Illustration by Mike Freiheit (for Express)

 

If you want to make a chef or restaurateur bristle, just mention Yelp. Of the first 20-plus people contacted to discuss their opinions of the review site, not one was willing to open up, most likely out of fear of “poking the beast,” as one publicist put it.

Then a light bulb went off: Call the bar owner who has clocked 19 years in the industry and once told Eater DC that Yelp is often “highjacked by idiots.”

“Getting mad about a bad Yelp review is like getting mad at people at an S&M convention for beating each other,” says Derek Brown, founder of the Columbia Room and three other bars in Shaw. “The medium is designed to be a complaint factory.”

In reality, of the more than 71 million reviews posted on Yelp worldwide, only 22 percent are two stars or less (out of five), according to recent data from the site. But those harsh reviews can do some damage, and restaurants are especially vulnerable.

Diners who abuse Yelp have come under increased scrutiny. Recently two women in Boston seated themselves without reservations at a restaurant and threatened to leave a bad review if they were removed. And last month in San Francisco, surveillance footage at a Chinese restaurant proved a Yelper made up a story about poor treatment in a 1-star review.

“People often feel a sense of entitlement at restaurants,” says Kaylie Milliken, the director of an in-progress documentary about Yelp’s questionable practices and the ways some users exploit the site. “Yelp allows a public platform, and they hope they can manipulate the system to get what they want.” (A Kickstarter for the film, titled “Billion Dollar Bully,” raised over $60,000 in fewer than two weeks.)

The weaponization of Yelp is something Justin Abad, proprietor of Pop’s Sea Bar and Cashion’s Eat Place, has witnessed. While waiting on a table at Cashion’s in 2009, he encountered a diner who requested that her mixed cookie dessert come with only chocolate chip cookies. Abad apologized and said he couldn’t honor the request due to limited supplies.

“She threatened to leave a bad Yelp review,” Abad remembers. “I said, ‘You think threatening me with a bad review will gain you more chocolate chip cookies?’ I was a little patronizing, but this was a woman in her mid-40s in business attire at a table with grown-ups.”

Docking a restaurant stars for reasons that have nothing to do with the actual meal is another misuse of Yelp, restaurateurs say. When the difference between a 3-star and a 4-star overall rating can translate to as much as a 9 percent bump in revenue for a restaurant, as a 2011 Harvard Business School study found, is it responsible of Yelpers to leave a bad review solely because they don’t like the decor?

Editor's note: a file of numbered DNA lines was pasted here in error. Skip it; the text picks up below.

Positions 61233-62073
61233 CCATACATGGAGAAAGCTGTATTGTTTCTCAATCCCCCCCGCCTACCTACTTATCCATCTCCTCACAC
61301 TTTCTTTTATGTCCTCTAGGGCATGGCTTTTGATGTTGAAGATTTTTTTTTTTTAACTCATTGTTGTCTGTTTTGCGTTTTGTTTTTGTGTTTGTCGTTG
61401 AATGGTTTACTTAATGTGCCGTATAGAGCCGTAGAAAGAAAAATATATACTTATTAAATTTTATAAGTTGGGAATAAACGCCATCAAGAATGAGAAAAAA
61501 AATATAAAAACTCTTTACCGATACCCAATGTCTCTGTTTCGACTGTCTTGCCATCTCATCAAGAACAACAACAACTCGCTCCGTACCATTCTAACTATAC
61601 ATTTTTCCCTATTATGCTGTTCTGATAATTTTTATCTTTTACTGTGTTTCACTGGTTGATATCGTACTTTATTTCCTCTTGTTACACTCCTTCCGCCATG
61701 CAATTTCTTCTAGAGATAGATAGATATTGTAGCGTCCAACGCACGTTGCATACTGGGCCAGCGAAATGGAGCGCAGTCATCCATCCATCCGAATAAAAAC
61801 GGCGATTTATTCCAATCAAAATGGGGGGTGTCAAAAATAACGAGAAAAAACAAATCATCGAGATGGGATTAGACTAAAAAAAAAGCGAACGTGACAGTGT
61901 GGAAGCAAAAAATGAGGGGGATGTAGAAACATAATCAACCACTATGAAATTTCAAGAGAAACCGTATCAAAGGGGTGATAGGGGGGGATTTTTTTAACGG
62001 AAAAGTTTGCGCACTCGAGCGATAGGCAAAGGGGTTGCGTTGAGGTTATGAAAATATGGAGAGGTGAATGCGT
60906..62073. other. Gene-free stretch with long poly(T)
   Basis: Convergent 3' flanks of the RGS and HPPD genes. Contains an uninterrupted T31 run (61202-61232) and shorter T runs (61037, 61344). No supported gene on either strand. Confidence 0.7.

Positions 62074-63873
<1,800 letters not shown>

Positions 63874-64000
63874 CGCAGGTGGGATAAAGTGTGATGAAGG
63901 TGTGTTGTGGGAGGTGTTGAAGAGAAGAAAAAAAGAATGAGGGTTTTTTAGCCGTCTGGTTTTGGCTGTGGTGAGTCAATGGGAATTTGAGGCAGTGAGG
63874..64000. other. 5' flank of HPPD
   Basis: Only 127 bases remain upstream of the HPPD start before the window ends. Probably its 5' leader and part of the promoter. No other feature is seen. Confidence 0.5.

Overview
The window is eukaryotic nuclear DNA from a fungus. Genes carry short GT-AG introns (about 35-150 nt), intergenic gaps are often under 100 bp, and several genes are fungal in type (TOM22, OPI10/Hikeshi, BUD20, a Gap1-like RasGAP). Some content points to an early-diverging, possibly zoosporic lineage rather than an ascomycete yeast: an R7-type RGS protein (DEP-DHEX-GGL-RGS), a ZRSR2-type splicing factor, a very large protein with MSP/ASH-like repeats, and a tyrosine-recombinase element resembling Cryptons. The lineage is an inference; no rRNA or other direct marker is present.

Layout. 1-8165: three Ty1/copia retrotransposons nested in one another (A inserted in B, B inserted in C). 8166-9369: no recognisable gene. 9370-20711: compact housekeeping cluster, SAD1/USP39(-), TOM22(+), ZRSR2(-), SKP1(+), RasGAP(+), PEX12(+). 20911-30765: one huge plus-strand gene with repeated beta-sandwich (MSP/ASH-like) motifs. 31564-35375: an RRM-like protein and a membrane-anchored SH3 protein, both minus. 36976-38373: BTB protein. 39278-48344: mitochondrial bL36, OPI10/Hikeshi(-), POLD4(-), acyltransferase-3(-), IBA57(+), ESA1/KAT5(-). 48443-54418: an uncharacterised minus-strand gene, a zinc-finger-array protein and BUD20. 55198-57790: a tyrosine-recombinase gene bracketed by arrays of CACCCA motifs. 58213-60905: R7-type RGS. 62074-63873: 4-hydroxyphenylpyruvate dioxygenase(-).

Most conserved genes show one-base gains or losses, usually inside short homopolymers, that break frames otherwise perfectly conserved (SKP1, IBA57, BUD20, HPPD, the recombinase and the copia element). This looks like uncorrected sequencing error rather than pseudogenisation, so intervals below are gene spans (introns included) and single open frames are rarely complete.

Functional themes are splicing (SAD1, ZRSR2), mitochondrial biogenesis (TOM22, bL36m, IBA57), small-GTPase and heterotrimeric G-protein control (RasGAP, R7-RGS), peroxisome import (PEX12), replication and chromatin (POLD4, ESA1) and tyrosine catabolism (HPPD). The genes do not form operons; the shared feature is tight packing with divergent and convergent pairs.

“One negative review of Smith Commons said it looked like it was thrown together at thrift stores. I was like ‘you’re exactly right.’ That’s how I wanted it to look,” says Miles Gray, owner of Smith Commons on H Street and Smith Public Trust in Brookland. “I don’t understand what that has to do with your dining experience. If you don’t like thrift stores, I think you’re wack, but I can’t go to your place and rate you one star because I don’t like your couch.”

Restaurateurs who feel they’ve been unfairly reviewed are not powerless. “Business owners can post a public comment visible to all Yelp users” in rebuttal of a review, says Morgan Remmers, a senior manager of business outreach at Yelp. “We’re providing a two-way platform for people to share their experience and for business owners to respond to reviews.” Businesses can also privately message a reviewer to resolve an issue.

And if a business owner feels a commenter violated Yelp’s terms of service and content guidelines, he or she can seek its removal.

Still, many restaurants prefer to deal with complaints on the spot.

“It’s easier for us to address an issue at the time of service,” says Matt McQuilkin, director of operations for Pizzeria Paradiso, which has locations across the city. “We’re in the business of customer service. You just have to tell us when you’re unhappy.”

Some restaurant owners are able to brush vindictive Yelp reviews aside. “I take it personally in the same way I’d take it personally if my niece or nephew hurt my feelings,” Gray says. “You realize it’s just a child talking.”

Others are hit a little harder. “We put our heart and every single penny into this business,” says Thor Cheston, owner of Right Proper Brewing Company in Shaw. “To have someone completely rip you apart because the crowd is too hipster or they didn’t feel like waiting for a table is really disheartening.”

How to use Yelp responsibly

  • Before bashing a restaurant online, try hashing out the issue in person.
  • Refrain from personal attacks on restaurant employees in your review.
  • Go at least two or three times before leaving a harsh review, as any restaurant can have an off night.
  • Before writing off a restaurant based on a scathing review, check that Yelp user’s rating distribution to see if he or she frequently leaves negative reviews.
  • Yelp isn’t the only way to go. Alternative review sites include TripAdvisor, Foursquare and donrockwell.com, a local restaurant forum that has a 10-year archive of community-provided reviews.

Related:

This restaurant has one of the worst Yelp ratings in D.C. We talk to the manager about it.

Can 80 Yelpers be wrong? We sent the Post’s Tim Carman to review a one-star restaurant.